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Fan game Sonic Robo Blast 2 gets a new tutorial, various improvements

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Are you a Sonic fan and love checking out fan games? What about a 3D game made with the Doom Legacy port of Doom? Sonic Robo Blast 2 is a quality addition to the collection that's quite unique. It's not just another 2D platformer like the classics, instead attempts to be a full 3D recreation.

You control movement with WASD and spacebar to jump, with camera being moved with either mouse or arrows. It's genuinely good and available free. As someone who grew up with Sonic, I appreciate this. Hopefully you will enjoy it too.

Here's what's new in version 2.2.10:

  • The file limit has been massively increased. (The skin limit is still 32, though!)
  • The tutorial has been redone for the new default controls.
  • Many new additions to Lua, including bot features, an improved input library, easing functions and more.
  • Blending modes for midtextures and FOFs.
  • Multi-tagging and more convenient slope copying for non-UDMF maps.
  • Generalized slopes for UDMF maps.
  • The ability to load folders for easier addon development. No need to compile your resources into a PK3 until you’re ready to release your work!
  • A couple of updated graphics, textures & sprites.
  • Way too many bug fixes to list here.

You can download it for Linux from Flathub.

Article taken from GamingOnLinux.com.
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I am the owner of GamingOnLinux. After discovering Linux back in the days of Mandrake in 2003, I constantly came back to check on the progress of Linux until Ubuntu appeared on the scene and it helped me to really love it. You can reach me easily by emailing GamingOnLinux directly.
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5 comments

Kithop 8 Mar
I've come back and played this off and on over the years - they started in 1998 on this(!) and are still going, which in and of itself is some kind of testament to... something.

No, seriously - genuinely impressed with the commitment to it, and yeah, it can feel a little weird at first, coming from other Sonic games, but remember - Sonic Adventure only came out at the tail end of 1998 in Japan. Here in North America, of course, we had the 9/9/99 launch date instead (I still have the Dreamcast pre-order T-shirt and goodies from Electronics Botique, now GameStop).

If Sonic Adventure was the herald for future mainline 3D Sonic games, SRB2 feels much more firmly rooted in the 'what if we just took Genesis (MegaDrive)-era 2D Sonic and made it 3D?' that even Sega / Sonic Team kind of went back to later, theme-wise, with stuff like Sonic Generations and Sonic 4. (Nevermind Sonic Mania being an amazing love-letter to that 2D world, of course)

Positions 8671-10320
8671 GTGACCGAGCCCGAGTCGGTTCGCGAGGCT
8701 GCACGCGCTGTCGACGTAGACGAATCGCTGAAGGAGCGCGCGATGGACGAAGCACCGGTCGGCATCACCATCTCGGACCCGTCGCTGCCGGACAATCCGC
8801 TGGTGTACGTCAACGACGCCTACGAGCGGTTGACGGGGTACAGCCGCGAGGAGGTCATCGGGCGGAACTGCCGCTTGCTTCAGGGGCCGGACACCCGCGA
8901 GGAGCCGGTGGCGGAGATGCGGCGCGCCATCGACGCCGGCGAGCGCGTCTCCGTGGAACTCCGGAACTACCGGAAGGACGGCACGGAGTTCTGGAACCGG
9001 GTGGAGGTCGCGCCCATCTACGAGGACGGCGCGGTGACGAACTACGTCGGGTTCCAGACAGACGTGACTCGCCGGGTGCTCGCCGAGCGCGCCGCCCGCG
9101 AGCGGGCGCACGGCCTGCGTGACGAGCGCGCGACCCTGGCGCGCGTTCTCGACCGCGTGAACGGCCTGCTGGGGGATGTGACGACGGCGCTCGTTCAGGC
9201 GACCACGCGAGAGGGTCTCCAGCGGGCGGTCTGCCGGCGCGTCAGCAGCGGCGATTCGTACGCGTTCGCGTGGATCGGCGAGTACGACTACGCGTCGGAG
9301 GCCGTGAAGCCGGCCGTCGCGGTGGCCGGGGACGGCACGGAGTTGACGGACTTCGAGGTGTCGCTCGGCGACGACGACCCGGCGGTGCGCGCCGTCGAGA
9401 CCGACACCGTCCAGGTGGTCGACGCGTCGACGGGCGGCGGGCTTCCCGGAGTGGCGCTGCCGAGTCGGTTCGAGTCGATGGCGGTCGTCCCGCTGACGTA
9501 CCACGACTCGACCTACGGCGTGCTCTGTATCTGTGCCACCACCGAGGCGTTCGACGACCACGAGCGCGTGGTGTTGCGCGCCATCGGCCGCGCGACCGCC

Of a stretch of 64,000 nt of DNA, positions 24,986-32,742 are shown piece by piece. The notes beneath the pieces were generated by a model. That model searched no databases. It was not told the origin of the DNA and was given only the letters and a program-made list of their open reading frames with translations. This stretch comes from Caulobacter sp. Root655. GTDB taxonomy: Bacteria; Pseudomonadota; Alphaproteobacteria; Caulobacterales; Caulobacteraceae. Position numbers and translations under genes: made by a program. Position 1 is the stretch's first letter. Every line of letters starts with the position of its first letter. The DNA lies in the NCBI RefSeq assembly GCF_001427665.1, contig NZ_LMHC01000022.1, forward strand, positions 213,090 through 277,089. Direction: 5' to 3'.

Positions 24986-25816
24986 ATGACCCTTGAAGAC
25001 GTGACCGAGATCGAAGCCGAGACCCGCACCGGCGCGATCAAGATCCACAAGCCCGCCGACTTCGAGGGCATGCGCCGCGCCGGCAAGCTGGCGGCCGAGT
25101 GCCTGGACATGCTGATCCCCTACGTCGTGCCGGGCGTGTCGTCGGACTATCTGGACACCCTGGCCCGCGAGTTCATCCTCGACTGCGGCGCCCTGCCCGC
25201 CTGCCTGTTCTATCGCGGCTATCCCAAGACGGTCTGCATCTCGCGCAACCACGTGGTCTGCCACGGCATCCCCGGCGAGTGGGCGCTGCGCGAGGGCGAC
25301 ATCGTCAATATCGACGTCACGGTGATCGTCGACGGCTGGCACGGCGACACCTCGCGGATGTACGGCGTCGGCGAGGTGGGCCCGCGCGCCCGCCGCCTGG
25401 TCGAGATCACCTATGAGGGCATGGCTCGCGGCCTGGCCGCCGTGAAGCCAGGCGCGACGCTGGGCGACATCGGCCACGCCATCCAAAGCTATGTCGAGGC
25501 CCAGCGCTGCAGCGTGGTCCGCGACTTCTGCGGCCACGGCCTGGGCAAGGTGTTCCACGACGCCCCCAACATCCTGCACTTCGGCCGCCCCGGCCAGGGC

Anyone who has fond memories of 90s Sonic and wondered what an alternate universe where Sonic Team didn't... do whatever they did in the transition to 3D, should really check this out, especially now that it's had 20+ years of polish. :)
Anyone try it on a Steam Deck yet?
ST34MF0X 8 Mar
The game is better played once bound to joypad using the settings menu. Should be fun to play on Deck.
This game is good, but I feel the devs are torturing themselves at this point by continuing to use the doom engine. There's so much impractical hacking to make this thing work it would be much much simpler at this point to switch to a proper open source 3d engine like Darkplaces or even Q3. For instance, the game still doesn't have working loops because the engine's (lack of) physics do not support them at all. It's also permanently capped on 35 FPS because of similar reasons.
Calinou 10 Mar
Quoting: HythlodaeusThis game is good, but I feel the devs are torturing themselves at this point by continuing to use the doom engine. There's so much impractical hacking to make this thing work it would be much much simpler at this point to switch to a proper open source 3d engine like Darkplaces or even Q3. For instance, the game still doesn't have working loops because the engine's (lack of) physics do not support them at all. It's also permanently capped on 35 FPS because of similar reasons.

Doom source ports generally have more complete modding documentation than Quake source ports do.

Also, uncapping the framerate would be possible if Doom Legacy supported physics step interpolation (like GZDoom and PrBoom+ do).
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